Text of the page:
How can GP practices guard against cyber-attacks?

Cyber-security within the NHS is in the spotlight presently, the focus readjusted following a warning from the Public Accounts Committee that the NHS still has a long way to go to prove itself cyber-secure. Luke Koupparis, medical editor of OnMedica, which is part of Wilmington Healthcare, explores how you can ensure your defences are up to the challenge of any future cyber-attacks

A recent Wilmington Healthcare survey of more than 500 doctors found that the majority of them fear the NHS is at risk of a repeat of the May 2017 WannaCry cyber-attack, which wreaked havoc on its IT systems. Their fears were echoed by the Public Accounts Committee (PAC) which recently warned that another attack is inevitable, and that the NHS and government still have a lot of work to do to improve cybersecurity.

WannaCry exploited a vulnerability in Microsoft. Although the company had released a patch to fix this in March 2017, many NHS organisations had not installed updates on their computers for some time, hence this security hole remained open.

The fault in the system

Most IT systems within GP practices are owned by the NHS and administered by the clinical commissioning group’s digital services department. In many places, security patches are also controlled centrally. Unfortunately, however, IT updates can be intrusive and they require the operator to confirm that they want to install them. They usually involve a restart too, which can be time-consuming.

To ensure staff understand the importance of installing IT updates and know how to use NHS IT systems safely, GP practices should issue clear guidelines and provide training for staff.

Best practice guidelines should include the following:

  • Ensure staff understand the importance of installing required updates when requested. If possible, critical security installations should be done automatically, with practices being told to leave their machines on overnight at a designated time.
  • Make staff aware of the risks posed by malicious software coming directly into practices, usually via external emails or rogue software, and create a ‘safe senders’ list to make it easier to sift communications.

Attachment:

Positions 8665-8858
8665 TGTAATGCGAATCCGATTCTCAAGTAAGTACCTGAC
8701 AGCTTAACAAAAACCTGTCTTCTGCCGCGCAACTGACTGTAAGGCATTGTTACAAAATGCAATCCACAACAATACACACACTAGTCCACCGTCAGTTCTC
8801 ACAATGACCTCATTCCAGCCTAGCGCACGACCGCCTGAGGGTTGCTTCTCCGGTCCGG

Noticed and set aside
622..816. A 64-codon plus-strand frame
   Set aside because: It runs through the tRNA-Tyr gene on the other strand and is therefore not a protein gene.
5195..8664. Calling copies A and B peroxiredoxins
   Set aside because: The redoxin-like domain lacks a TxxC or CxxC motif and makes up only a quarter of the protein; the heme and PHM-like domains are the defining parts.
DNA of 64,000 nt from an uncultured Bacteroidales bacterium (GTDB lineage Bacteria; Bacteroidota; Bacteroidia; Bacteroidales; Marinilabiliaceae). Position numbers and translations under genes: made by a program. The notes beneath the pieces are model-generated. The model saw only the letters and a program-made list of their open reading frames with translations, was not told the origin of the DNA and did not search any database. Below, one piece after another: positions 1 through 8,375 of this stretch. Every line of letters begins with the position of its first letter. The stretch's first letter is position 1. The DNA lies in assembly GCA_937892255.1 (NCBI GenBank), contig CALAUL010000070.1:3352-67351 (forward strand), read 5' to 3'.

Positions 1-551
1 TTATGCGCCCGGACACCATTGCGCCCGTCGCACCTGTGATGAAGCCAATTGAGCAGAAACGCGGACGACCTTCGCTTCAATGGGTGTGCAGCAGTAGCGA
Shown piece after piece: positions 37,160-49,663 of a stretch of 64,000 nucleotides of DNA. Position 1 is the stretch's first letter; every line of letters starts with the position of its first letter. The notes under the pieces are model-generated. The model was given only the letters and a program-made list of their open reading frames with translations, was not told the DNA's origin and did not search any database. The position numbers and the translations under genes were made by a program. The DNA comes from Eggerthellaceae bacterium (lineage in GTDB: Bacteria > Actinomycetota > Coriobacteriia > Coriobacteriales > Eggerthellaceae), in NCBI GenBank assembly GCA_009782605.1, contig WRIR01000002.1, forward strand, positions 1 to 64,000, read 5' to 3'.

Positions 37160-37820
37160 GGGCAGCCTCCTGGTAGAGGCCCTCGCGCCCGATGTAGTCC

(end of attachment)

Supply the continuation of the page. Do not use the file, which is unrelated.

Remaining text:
• Use NHS.net email software for clinical emails. This provides a secure, end-to-end, platform which is approved for communication about patient sensitive information. It also provides the appropriate security features to scan attachments for dangerous software.
  • Restrict the ability of staff to install applications, such as different browsers, productivity applications or even add-ons like Java. Although these may be safe, incorrect links could be used that install viruses or malicious ransomware.
  • NHS laptops should be secured so that no personal software can be installed. This prevents users from inadvertently installing software that may gain entry to NHS infrastructure when connected.
  • Prohibit access to websites unrelated to work to reduce the risk of accessing ones containing malicious information.
  • Many IT departments allow read access to external devices but not write access since this could allow software to be written on to a computer and spread through the network. Any device that is plugged in should be automatically scanned for dangerous software or viruses.
  • Clarify rules on the use of personal devices, such as smartphones, at work. This should include, for example, a ban on charging smartphones from local computers, since many smartphones are designed to load software when connected to a computer.
  • If a computer gets infected staff should immediately switch it off, using the power button, and call the local IT helpdesk to help limit the spread of the infection, and alert the specialist teams to eradicate the problem.
  • Staff need to know where to store files if their machine needs to be wiped. Most clinical software is now stored within the cloud and not on local machines, so this data remains safe. However, staff must have strong passwords and change them regularly.
  • Accessing content and services online, receiving information or services via email and using digital tools and apps are all essential for the NHS. Ensuring that staff use NHS IT systems safely will enable them to maximise the enormous benefits that digital systems bring to healthcare while minimising the security risks.
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